Many years ago, I participated in the Ordination of a close friend. After the Service, in the receiving line, a man passing through commented on something I had said during the service. His comment intrigued me, so I sought him out during the reception afterward and we chatted at some length about our different interpretations of a particular teaching of the theologian, Paul Tillich. (Those were the days when people talked about the interpretations of various theologians.) Finally, realizing that I was clearly out of my league, I asked him where he taught theology. He said, “O, I don’t teach – not in a school anyway. God forbid. No. I’m a gas station attendant.”

I learned two things in that conversation. First, that an intelligent person does not need academic degrees to prove it (and perhaps the converse, that people with academic degrees are not necessarily intelligent). Second, I learned about a man who had followed his bliss.

What was important in this man’s life was the world of ideas – and particularly ideas about ultimate meaning, about spirituality and religious commitment. He wanted nothing of the ivy-walled life or any of the hoops he would have to jump through to live it. He devoted his life to thought, study, and conversation and paid for his daily bread by pumping gas.

I shouldn’t have been surprised, really. My friend and I had just graduated from a theological school in which most of the students had followed their bliss from one occupation or another into preparation for the ministry. One of my classmates had been east coast marketing director for Shell Oil; another had been Public Relations Director for the Hood Milk Company; and another had been a staff writer with the New York Times. All these people had examined their lives, discovered an absence in them, found them wanting in spiritual depth and power, and had taken the courageous inward quest to find and follow their bliss. They gave up what the world called “success,” for another kind and level of personal heroic victory.

“Follow your bliss” is a teaching of the great mythologist, Joseph Campbell. What he meant by ‘bliss” was that intuitive, deep-down way of knowing what is right for us, what is good for us, what makes us “happy.” He emphasized what we ourselves know on that intuitive level – that we will not be truly happy, we will not have a sense of personal fulfillment, unless we are following our bliss, unless we are doing with our lives what we know we want to be doing, being how we know we want to be, living by the values we know are our ultimate values.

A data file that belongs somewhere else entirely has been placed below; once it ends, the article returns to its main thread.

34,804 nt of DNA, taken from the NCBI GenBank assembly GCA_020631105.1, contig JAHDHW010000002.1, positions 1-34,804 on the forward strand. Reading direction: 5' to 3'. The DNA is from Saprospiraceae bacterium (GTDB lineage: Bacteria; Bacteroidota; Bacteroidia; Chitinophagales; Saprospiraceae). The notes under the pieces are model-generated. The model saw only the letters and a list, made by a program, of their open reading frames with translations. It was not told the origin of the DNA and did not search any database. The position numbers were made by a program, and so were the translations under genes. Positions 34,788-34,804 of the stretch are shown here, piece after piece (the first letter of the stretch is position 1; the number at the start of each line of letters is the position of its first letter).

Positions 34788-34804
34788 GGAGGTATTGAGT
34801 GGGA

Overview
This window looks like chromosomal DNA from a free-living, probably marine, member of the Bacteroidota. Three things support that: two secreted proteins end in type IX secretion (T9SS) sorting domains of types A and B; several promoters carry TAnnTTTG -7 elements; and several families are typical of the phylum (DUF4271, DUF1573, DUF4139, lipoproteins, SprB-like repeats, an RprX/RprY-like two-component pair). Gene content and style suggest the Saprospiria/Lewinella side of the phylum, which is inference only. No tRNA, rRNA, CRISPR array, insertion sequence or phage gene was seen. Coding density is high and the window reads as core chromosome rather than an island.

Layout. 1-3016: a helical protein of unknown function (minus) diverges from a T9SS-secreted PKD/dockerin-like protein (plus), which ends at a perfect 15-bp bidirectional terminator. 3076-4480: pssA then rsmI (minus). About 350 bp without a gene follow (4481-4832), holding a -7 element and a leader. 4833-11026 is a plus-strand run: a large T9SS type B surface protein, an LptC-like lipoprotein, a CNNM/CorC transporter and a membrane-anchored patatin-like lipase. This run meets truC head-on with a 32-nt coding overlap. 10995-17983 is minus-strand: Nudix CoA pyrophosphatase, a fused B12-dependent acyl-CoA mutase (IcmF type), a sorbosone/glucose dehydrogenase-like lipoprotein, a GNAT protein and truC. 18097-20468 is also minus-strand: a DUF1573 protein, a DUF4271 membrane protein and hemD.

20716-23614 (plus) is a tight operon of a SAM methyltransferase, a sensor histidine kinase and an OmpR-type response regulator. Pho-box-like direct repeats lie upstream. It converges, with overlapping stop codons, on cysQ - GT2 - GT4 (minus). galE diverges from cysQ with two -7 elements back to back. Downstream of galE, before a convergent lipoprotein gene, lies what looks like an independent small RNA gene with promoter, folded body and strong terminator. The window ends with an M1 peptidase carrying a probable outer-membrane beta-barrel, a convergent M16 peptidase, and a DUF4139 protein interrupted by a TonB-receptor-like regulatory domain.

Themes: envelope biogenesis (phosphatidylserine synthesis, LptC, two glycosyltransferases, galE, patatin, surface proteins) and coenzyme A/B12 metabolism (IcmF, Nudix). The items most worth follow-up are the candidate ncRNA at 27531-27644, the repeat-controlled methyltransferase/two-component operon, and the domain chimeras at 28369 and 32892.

Why don’t we follow our bliss? Well, for one thing, it can be dangerous. Following our bliss – in the way of another of Campbell’s metaphors – is a hero’s journey and the hero’s journey has deep forests, dragons along the way and much to overcome. For us, of course, the dragon is a metaphorical beast. Our dragons are images of our anxieties, roaring dread and breathing emptiness. We have invested a great deal in how things are for us, in how we got to be where we are, in being what others expect us to be. Most of us are almost totally persuaded that there is nothing else we could do, no other way that we could be.

The world is full of people who have stopped listening to themselves or who have listened only to their neighbors to learn what they ought to do how they ought to behave, and what the values are that they should be living for. So, one of the dangers we face is that we will stop listening to our bliss for so long that we will forget the sound and the feel of its call. We will no longer feel its urgings. The greatest sadness will be that we no longer remember what it was we once dreamt of or what that vision of possibility was that once filled us with passion for the future.

One clear cost of following our bliss, of course, could be material, financial. It could be very expensive to follow one’s bliss. Many of my theological school classmates had been earning a great deal of money in the work they gave up to study for the ministry. The Shell Oil Marketing Director had lived in one of those pseudo-Tudor homes in a Connecticut suburb with all the trimmings and perks of his position.

In seminary, he and his family lived in a two-bedroom apartment on the campus. After theological school and until his death, he and his wife worked a farm in Vermont where he served the same small country parish for thirty years. He and his family paid the cost of following their bliss. They gave up the material symbols of success in exchange for happiness and fulfillment. It was a good deal. But not everyone can make it.